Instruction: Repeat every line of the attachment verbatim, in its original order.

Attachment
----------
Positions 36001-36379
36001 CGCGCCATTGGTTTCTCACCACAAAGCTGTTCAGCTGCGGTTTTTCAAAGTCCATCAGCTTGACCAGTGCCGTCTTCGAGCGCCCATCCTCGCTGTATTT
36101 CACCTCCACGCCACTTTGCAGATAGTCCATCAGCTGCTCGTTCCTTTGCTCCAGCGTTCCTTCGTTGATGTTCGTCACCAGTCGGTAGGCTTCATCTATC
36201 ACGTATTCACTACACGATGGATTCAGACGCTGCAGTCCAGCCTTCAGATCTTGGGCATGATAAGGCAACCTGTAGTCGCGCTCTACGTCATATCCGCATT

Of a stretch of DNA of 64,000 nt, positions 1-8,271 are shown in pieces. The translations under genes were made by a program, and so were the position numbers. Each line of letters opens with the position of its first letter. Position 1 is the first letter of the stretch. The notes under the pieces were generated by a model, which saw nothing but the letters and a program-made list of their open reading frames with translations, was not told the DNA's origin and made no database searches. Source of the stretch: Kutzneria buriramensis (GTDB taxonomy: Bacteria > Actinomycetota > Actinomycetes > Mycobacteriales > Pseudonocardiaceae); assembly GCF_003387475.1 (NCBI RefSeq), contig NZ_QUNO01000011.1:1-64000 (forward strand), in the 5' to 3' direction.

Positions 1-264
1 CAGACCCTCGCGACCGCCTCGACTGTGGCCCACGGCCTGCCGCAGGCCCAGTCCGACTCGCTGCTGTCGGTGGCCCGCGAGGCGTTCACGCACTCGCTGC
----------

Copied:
Positions 36001-36379
36001 CGCGCCATTGGTTTCTCACCACAAAGCTGTTCAGCTGCGGTTTTTCAAAGTCCATCAGCTTGACCAGTGCCGTCTTCGAGCGCCCATCCTCGCTGTATTT
36101 CACCTCCACGCCACTTTGCAGATAGTCCATCAGCTGCTCGTTCCTTTGCTCCAGCGTTCCTTCGTTGATGTTCGTCACCAGTCGGTAGGCTTCATCTATC
36201 ACGTATTCACTACACGATGGATTCAGACGCTGCAGTCCAGCCTTCAGATCTTGGGCATGATAAGGCAACCTGTAGTCGCGCTCTACGTCATATCCGCATT

Of a stretch of DNA of 64,000 nt, positions 1-8,271 are shown in pieces. The translations under genes were made by a program, and so were the position numbers. Each line of letters opens with the position of its first letter. Position 1 is the first letter of the stretch. The notes under the pieces were generated by a model, which saw nothing but the letters and a program-made list of their open reading frames with translations, was not told the DNA's origin and made no database searches. Source of the stretch: Kutzneria buriramensis (GTDB taxonomy: Bacteria > Actinomycetota > Actinomycetes > Mycobacteriales > Pseudonocardiaceae); assembly GCF_003387475.1 (NCBI RefSeq), contig NZ_QUNO01000011.1:1-64000 (forward strand), in the 5' to 3' direction.

Positions 1-264
1 CAGACCCTCGCGACCGCCTCGACTGTGGCCCACGGCCTGCCGCAGGCCCAGTCCGACTCGCTGCTGTCGGTGGCCCGCGAGGCGTTCACGCACTCGCTGC